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19 Indentation


Indent current line “appropriately” in a mode-dependent fashion.


Perform RET followed by TAB (newline-and-indent).


Merge two lines (delete-indentation). This would cancel out the effect of LFD.


Split line at point; text on the line after point becomes a new line indented to the same column that it now starts in (split-line).


Move (forward or back) to the first non-blank character on the current line (back-to-indentation).


Indent several lines to same column (indent-region).


Shift block of lines rigidly right or left (indent-rigidly).


Indent from point to the next prespecified tab stop column (tab-to-tab-stop).

M-x indent-relative

Indent from point to under an indentation point in the previous line.

Most programming languages have some indentation convention. For Lisp code, lines are indented according to their nesting in parentheses. The same general idea is used for C code, though details differ.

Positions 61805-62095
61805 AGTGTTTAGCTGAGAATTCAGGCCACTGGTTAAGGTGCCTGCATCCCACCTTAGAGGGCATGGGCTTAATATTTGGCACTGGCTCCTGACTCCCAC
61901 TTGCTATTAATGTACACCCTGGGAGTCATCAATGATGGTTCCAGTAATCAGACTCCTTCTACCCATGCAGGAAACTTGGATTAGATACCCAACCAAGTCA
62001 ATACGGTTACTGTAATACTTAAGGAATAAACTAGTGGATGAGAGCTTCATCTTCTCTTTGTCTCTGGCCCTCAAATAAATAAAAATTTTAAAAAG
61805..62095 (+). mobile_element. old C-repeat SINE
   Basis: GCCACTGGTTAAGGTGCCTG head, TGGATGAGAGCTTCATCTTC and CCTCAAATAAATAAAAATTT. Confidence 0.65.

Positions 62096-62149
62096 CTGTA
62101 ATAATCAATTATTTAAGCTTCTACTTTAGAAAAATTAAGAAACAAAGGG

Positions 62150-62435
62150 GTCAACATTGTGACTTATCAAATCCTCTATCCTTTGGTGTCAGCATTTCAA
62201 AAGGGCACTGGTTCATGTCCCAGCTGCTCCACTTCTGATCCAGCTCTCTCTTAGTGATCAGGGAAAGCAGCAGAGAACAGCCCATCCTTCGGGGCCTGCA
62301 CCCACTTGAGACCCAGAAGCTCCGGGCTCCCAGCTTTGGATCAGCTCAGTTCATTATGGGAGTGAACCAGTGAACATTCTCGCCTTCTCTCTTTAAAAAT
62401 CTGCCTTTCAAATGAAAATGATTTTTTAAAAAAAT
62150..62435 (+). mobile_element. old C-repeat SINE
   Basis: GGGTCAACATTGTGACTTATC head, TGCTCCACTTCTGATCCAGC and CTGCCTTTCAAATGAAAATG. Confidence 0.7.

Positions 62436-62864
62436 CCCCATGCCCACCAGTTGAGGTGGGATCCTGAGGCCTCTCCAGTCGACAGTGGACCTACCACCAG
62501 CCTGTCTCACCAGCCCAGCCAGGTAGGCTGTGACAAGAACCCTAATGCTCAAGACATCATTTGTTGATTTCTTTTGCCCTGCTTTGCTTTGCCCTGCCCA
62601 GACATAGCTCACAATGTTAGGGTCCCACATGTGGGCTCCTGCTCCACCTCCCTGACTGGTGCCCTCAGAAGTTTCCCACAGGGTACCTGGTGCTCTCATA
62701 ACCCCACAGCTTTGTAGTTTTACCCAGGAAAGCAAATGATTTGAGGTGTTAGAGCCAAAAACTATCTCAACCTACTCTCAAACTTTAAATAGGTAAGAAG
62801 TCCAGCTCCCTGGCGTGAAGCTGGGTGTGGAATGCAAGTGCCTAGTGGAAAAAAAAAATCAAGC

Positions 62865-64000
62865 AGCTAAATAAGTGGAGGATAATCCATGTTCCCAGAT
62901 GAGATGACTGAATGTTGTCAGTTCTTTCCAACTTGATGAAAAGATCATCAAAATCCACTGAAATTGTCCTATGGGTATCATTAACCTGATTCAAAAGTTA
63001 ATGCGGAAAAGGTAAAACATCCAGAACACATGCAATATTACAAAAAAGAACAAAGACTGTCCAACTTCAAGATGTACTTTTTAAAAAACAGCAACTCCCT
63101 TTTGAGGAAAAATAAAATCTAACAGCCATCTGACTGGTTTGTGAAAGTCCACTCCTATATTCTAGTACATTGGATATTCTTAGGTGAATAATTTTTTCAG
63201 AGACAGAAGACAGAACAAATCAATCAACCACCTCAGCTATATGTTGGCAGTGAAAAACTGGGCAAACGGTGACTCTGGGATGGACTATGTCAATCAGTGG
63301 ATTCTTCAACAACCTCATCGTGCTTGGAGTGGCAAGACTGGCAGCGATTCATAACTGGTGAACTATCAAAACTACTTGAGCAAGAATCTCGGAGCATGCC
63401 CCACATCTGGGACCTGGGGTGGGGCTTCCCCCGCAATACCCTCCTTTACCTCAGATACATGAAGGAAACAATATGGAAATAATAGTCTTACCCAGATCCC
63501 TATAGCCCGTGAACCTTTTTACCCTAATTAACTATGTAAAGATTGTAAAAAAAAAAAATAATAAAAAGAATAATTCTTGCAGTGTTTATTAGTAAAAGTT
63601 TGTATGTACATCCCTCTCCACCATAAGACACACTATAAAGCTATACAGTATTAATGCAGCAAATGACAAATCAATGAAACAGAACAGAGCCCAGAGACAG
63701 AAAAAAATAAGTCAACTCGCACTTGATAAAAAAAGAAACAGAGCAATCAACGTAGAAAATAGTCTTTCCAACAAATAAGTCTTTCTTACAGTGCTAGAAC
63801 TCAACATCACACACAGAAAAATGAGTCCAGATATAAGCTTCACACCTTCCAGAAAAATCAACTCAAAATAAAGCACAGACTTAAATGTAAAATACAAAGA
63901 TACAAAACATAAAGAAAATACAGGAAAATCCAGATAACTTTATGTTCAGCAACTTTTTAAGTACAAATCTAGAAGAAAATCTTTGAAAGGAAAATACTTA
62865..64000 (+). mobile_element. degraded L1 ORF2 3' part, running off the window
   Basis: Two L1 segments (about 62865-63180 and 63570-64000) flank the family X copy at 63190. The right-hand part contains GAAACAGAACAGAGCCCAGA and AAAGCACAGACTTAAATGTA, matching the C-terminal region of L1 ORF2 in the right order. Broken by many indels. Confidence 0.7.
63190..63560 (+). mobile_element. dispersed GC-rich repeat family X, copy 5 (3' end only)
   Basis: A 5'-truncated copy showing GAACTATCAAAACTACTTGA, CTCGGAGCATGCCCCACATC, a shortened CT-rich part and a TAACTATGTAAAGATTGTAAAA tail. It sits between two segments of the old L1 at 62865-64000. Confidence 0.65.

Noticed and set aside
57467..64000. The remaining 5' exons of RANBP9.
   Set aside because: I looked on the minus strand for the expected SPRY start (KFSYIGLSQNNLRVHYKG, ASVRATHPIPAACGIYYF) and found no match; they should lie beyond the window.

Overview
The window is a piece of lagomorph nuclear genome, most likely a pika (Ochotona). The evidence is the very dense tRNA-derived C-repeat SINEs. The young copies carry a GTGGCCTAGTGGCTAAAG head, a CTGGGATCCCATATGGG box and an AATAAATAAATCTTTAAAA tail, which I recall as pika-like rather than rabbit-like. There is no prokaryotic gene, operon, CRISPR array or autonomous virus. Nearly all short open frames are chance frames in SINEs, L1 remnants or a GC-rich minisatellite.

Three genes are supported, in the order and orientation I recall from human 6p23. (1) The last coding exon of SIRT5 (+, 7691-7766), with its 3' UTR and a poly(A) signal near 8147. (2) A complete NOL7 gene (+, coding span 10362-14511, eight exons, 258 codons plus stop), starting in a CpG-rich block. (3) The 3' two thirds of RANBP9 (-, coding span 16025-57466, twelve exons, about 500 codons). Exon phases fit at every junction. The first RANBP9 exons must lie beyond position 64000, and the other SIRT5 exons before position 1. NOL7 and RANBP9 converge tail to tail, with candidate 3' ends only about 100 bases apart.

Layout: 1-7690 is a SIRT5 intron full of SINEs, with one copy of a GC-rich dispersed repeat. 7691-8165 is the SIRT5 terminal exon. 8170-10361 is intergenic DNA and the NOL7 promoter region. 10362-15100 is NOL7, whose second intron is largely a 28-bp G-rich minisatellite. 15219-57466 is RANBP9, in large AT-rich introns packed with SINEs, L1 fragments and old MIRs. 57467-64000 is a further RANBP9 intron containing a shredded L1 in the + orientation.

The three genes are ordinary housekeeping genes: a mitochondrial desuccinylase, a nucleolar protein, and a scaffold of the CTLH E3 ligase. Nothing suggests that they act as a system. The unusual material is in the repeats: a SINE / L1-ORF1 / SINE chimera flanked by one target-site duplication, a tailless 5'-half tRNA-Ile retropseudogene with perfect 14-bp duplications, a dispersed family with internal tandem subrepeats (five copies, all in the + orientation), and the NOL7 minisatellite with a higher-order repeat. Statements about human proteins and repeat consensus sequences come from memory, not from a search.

Use the TAB command to indent a line whatever the language. Each major mode defines this command to perform indentation appropriate for the particular language. In Lisp mode, TAB aligns a line according to its depth in parentheses. No matter where in the line you are when you type TAB, it aligns the line as a whole. In C mode, TAB implements a subtle and sophisticated indentation style that knows about many aspects of C syntax.

In Text mode, TAB runs the command tab-to-tab-stop, which indents to the next tab stop column. You can set the tab stops with M-x edit-tab-stops.

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